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The Balkan countries are struggling to keep up with the rest of Europe in terms of Internet connection speed. The only exception is Romania, which - not surprisingly - is the country in the area that is best able to spend cohesion funds on ICT
The giants of Silicon Valley are taking in 70% of the profits generated by cloud computing in Europe. Despite the problems thrown up by GDPR, some of this money continues to flow through beefy public contracts.
The energy needs of these physical infrastructure, where much of the world’s digital information is stored, have grown exponentially in recent years. While business has been booming, so have concerns about their sustainability and the environmental threats that data centres present.
This article explores in more detail our research into how phone companies use customers’ personal data, with notes on the legal issues relating to European law.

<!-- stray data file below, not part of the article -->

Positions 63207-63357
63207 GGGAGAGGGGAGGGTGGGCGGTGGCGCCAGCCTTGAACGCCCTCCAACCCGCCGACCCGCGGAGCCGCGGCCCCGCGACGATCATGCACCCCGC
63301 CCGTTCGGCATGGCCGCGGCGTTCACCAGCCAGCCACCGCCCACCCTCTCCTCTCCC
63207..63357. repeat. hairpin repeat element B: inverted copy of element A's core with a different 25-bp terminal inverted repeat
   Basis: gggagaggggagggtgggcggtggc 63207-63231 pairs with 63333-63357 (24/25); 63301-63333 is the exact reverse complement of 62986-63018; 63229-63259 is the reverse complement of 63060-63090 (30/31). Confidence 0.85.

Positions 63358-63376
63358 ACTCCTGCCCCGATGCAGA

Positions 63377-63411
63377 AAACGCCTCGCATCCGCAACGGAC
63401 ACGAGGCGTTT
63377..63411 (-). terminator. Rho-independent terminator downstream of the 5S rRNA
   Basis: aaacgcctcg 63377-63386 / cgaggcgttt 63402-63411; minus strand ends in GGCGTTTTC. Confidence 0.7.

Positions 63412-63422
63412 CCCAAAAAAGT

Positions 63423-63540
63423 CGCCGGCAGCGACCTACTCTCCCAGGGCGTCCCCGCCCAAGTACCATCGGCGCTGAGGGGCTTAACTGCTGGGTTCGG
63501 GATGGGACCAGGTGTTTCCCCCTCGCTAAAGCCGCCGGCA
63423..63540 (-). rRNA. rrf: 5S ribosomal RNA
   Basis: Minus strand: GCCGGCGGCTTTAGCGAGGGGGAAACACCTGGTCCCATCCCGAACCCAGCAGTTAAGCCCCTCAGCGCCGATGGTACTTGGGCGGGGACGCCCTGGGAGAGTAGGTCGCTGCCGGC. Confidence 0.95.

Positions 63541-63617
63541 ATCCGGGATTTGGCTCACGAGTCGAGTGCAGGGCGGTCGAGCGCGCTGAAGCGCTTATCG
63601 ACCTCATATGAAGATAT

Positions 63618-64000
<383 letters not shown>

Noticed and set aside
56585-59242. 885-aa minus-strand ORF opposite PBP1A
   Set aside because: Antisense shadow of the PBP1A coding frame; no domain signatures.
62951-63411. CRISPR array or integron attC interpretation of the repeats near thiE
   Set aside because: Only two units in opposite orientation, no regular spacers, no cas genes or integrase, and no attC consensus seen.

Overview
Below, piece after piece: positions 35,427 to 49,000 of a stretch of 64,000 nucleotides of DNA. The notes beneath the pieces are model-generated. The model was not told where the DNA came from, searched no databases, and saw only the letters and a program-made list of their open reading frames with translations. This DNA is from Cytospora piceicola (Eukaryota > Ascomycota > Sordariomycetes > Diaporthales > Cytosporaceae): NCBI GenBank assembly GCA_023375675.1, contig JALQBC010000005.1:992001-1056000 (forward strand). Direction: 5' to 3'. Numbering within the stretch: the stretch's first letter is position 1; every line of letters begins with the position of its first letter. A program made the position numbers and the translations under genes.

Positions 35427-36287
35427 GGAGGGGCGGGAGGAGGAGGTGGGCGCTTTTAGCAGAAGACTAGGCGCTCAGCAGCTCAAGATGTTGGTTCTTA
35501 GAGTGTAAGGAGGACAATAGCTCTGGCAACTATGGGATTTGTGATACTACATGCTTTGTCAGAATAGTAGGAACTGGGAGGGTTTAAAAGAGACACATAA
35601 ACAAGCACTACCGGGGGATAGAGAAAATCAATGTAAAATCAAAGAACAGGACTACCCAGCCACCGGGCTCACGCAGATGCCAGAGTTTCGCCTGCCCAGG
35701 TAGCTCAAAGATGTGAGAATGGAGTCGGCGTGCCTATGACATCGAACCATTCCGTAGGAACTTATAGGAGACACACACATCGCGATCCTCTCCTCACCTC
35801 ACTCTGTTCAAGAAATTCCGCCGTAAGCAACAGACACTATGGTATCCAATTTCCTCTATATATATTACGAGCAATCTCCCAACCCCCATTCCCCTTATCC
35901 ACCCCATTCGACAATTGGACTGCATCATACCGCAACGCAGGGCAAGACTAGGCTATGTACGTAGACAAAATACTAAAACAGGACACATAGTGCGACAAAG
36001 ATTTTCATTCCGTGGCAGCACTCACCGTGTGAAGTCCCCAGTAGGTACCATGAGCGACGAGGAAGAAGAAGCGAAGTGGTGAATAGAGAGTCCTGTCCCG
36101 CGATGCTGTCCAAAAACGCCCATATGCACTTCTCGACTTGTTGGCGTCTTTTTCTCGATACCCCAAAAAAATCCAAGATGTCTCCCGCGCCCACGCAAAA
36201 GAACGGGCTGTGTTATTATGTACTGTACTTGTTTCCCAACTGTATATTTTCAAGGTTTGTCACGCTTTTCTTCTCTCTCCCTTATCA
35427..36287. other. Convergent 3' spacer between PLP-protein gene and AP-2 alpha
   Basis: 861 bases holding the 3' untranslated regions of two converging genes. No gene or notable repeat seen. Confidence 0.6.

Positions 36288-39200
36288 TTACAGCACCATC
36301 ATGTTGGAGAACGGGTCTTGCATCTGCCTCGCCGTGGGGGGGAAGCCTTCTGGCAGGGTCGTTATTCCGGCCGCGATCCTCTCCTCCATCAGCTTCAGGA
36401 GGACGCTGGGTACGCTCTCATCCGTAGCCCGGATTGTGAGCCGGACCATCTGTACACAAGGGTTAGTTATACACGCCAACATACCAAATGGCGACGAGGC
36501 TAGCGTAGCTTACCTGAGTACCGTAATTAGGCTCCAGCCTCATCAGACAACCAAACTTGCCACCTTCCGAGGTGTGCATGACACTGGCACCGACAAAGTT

In the past, some telephone companies have become known for their unscrupulous use of customers’ personal data. While things have improved in Europe, it is important to know what we are agreeing to when we sign a new contract.
The shadow of Russia has always loomed over the internet, but the pandemic, which moved citizen’s lives into the digital sphere, saw a rise in security breaches within European businesses and institutions. Cyber attacks against key European sectors doubled in 2020. Although Brussels is working to plug the gaps, the invasion of Ukraine threatens to intensify the cyber war.
The cost of a good internet connection varies widely within the European Union, with countries around the Adriatic paying the most. Meanwhile, Romania, with a world-class network and competitive prices, is a case apart.
Over the last year and a half internet speeds in Europe have increased by more than fifty percent. Unfortunately, the gap between urban and more rural areas, and between north European countries and those in the south-east, has also grown.
When you open a website, the question immediately pops up: what data do you want to share with the service provider? In the EU, on average, 50% of internet users refuse to allow their personal data to be used for advertising.
Action is being taken to increase transparency on the processing of users’ personal data on the internet, but the main digital advertisers still rely on intrusive practices that try to influence people’s behaviours. European regulation on data protection could mitigate the issue, but its enforcement is limited